What would be a fair price for the Knight? (A K10 by the way, 1990).

The only new piano I've tried was a Bentley and I hated it immediately.

How much should I realistically budget for a new-ish Kawai? There's a K2 at a dealer in Glasgow for 2,800. Worth a look? They also have a used Yamaha U1 and U3, but I suspect these would be too much of a financial stretch for me. How much do dealers typically come down on their 'list prices'?

Vernon, I can't see any piano dealers in Perth? Inverness a bit of a trek! ;)

I will certainly update as my search goes on - thank you all for your help!

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Re: Buying my first piano!

Post by Barrie Heaton » 22 Jan 2017, 12:17

Unicorn wrote:
So far the pianos I've liked are:
1975 Marshall & Rose, asking price 2k, sweet sounding and good condition but maybe lacking in 'oomph' in the bass
1983 Welmar, 800 pounds, ex school piano, nice but even I could tell it was rather neglected and needed attention
1982 Marshall & Rose - asking price was 3995 but 'best price' dealer offered was 3100. Very very nice piano but over budget and seemed a lot for such an old piano?
1990 Knight - loud, big sound, nice feel, maybe a bit bright. 2,200
1993 Yamaha P22 (American) - 2,200 pounds - seemed nice but didn't spend very long playing it.
Marshall & Rose and Welmar were made in the same factory, they can be nice (but a throw of the dice at that time of production to quality ) if they have not been over played or badly looked after.
The Knight can be voiced down to suit the room but the golden rule is buy a piano you like from the start. as other have pointed out all seem a bit over priced you need to pay for a tuner to look at any used piano before buying

10 yeas ago most advice on this forum was to buy a used or new Yamaha and stay away from Kawai now that has shifted to Kawai but the same rules apply to used Kawai pre-1990 as the did to used Yamaha. Myself I prefer new entry level Kawai over Yamaha they just seem better made and a more balanced tone out of the box.

The new Bentleys are yuck and need a lot of prepping and then thy are not great


Take your time and I would widen your search to at least 150 miles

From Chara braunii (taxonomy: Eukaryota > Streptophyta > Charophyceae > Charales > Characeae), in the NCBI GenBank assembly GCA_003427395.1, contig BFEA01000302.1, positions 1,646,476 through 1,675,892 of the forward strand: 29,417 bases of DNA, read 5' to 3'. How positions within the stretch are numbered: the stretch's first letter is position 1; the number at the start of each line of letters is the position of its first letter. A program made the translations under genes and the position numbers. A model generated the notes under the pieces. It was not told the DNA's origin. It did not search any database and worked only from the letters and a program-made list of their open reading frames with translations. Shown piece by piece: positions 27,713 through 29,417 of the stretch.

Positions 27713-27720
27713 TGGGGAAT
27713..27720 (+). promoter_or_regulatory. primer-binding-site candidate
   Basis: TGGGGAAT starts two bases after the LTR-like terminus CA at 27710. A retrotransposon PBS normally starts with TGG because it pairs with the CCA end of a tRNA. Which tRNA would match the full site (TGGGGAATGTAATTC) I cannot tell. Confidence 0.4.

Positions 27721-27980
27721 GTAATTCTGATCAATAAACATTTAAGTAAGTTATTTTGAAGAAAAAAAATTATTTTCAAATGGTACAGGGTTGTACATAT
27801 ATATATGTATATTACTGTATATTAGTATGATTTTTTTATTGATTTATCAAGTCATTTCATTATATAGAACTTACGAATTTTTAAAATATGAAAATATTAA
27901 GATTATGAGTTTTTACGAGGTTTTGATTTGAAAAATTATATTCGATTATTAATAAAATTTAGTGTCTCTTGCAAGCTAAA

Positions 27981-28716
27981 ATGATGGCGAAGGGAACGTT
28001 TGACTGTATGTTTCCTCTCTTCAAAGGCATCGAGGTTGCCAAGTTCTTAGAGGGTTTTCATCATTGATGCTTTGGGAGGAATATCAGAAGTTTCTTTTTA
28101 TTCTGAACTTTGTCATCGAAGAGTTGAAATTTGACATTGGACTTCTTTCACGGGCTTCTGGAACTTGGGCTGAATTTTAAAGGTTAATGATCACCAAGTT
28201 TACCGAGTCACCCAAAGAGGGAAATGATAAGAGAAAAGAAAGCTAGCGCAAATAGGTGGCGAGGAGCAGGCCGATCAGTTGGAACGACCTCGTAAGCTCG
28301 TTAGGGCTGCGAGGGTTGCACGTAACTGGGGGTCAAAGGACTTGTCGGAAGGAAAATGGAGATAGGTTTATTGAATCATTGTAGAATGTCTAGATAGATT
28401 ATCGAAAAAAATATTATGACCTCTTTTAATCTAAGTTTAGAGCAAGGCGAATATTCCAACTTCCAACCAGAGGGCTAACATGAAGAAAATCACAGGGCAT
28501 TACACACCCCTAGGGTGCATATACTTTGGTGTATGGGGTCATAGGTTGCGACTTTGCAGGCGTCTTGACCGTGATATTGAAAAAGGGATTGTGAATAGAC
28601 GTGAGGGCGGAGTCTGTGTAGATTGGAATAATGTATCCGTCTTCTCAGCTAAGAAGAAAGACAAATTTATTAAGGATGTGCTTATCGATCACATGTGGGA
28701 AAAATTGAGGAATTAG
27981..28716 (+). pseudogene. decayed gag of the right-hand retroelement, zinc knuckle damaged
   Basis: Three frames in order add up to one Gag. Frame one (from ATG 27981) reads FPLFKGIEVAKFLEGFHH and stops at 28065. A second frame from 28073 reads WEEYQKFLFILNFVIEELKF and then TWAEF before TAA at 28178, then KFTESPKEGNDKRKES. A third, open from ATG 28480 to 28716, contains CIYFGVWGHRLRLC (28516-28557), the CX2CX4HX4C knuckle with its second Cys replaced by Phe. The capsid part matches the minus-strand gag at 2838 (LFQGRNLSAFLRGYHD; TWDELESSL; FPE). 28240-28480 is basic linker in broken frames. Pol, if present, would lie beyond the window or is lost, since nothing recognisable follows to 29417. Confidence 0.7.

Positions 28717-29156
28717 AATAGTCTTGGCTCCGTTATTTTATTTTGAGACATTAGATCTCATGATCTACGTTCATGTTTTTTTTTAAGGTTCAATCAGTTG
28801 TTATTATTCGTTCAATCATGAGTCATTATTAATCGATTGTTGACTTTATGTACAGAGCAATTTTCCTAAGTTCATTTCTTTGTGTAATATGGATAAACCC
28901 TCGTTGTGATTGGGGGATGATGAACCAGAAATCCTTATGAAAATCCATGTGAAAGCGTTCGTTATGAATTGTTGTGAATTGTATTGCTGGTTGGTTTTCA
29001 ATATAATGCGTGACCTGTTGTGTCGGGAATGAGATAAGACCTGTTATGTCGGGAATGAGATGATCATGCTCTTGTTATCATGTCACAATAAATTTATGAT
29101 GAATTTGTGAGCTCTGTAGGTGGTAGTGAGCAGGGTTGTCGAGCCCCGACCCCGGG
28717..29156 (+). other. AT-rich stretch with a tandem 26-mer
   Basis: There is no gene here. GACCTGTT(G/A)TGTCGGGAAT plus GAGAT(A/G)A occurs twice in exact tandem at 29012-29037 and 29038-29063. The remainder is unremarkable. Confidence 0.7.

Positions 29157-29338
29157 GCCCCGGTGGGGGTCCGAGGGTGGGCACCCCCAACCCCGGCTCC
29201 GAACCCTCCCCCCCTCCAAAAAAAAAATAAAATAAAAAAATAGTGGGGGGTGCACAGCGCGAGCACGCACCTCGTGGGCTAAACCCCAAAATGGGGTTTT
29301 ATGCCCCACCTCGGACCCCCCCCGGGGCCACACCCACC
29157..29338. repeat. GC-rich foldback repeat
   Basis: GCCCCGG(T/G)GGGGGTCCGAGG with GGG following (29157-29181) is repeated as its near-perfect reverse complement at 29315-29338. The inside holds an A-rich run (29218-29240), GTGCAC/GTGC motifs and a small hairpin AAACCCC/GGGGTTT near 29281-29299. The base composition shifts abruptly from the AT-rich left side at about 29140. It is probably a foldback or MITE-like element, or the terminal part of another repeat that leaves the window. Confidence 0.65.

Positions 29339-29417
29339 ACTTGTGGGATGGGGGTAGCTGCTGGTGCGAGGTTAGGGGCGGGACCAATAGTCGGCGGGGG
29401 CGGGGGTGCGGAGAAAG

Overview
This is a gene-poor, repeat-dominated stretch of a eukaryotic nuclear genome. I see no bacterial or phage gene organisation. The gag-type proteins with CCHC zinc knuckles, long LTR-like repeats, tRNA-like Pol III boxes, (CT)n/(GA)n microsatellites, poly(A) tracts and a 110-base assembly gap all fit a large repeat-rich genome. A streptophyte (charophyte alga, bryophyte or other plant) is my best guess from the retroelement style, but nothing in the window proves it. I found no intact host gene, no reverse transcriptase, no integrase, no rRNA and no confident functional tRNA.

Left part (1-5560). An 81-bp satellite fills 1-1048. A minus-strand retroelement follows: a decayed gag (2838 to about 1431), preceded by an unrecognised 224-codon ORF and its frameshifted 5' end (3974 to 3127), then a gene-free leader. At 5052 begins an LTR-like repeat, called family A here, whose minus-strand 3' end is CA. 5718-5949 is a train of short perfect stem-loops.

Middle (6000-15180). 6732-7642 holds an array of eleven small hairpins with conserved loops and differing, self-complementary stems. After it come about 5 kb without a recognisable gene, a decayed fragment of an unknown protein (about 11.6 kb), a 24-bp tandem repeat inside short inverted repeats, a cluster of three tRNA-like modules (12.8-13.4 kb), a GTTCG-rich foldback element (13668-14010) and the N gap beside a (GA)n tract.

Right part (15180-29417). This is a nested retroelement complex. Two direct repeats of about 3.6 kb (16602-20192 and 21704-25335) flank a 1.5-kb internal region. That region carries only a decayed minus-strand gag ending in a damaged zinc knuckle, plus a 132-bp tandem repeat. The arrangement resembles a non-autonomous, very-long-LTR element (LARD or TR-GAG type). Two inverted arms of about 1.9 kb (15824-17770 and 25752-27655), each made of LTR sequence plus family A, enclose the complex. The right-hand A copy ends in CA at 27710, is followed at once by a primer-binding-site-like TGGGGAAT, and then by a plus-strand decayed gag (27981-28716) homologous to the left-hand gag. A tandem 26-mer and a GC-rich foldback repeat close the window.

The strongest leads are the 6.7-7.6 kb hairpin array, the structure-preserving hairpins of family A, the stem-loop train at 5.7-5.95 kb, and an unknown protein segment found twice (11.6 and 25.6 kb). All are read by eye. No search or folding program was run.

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Re: Buying my first piano!

Post by Unicorn » 22 Jan 2017, 15:23

Thanks Barrie, I appreciate your advice.

Surely it's a bit awkward to pay an independent tuner to look at a used piano that's been checked over by a tuner and technician in a dealership? Or is this expected? Comes down to if you have trust in the dealer, perhaps (and how do you know! ?)

Or does this only apply to private sales?

Sounds like I should check out some new Kawais too then.

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Re: Buying my first piano!

Post by Barrie Heaton » 22 Jan 2017, 18:01

Unicorn wrote:Thanks Barrie, I appreciate your advice.

Surely it's a bit awkward to pay an independent tuner to look at a used piano that's been checked over by a tuner and technician in a dealership? Or is this expected? Comes down to if you have trust in the dealer, perhaps (and how do you know! ?)

Or does this only apply to private sales?

Sounds like I should check out some new Kawais too then.
I have yet to come across a retable dealer who is not happy for me to look at a piano that a person is buying.
At the end of the day the tuner, if it is a good piano and at a fair price, will be doing the sales persons job.
And for you as a buyer, you have a second guarantee that the piano is ok if you buy from a shop that is.

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Re: Buying my first piano!

Post by Unicorn » 31 Jan 2017, 15:50

Hi all,

So after a long day on Saturday spent playing as many pianos as I could get my hands on, Mr Unicorn and I decided to go for the Kawai K2 - it's walnut in colour. Only very marginally over our original budget at £2600. It has seen very little use apparently (dates from 2009).

It felt very even in tone and action, responsive and nice to play. We looked at the K300 as well (in a different shop) - very nice as it was, it was considerably more expensive and probably just too big and loud for what we need right now, which is just a nice instrument to learn on.

We are very much hoping this was a good choice and will be a pleasure to own and play. If anyone would like to reassure me on this I'd be very grateful! :lol:

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Re: Buying my first piano!

Post by Colin Nicholson » 31 Jan 2017, 17:03

Excellent choice!
Should give you years of pleasure.

I have the K5 Kawai (2013), and ideal for my teaching & performance.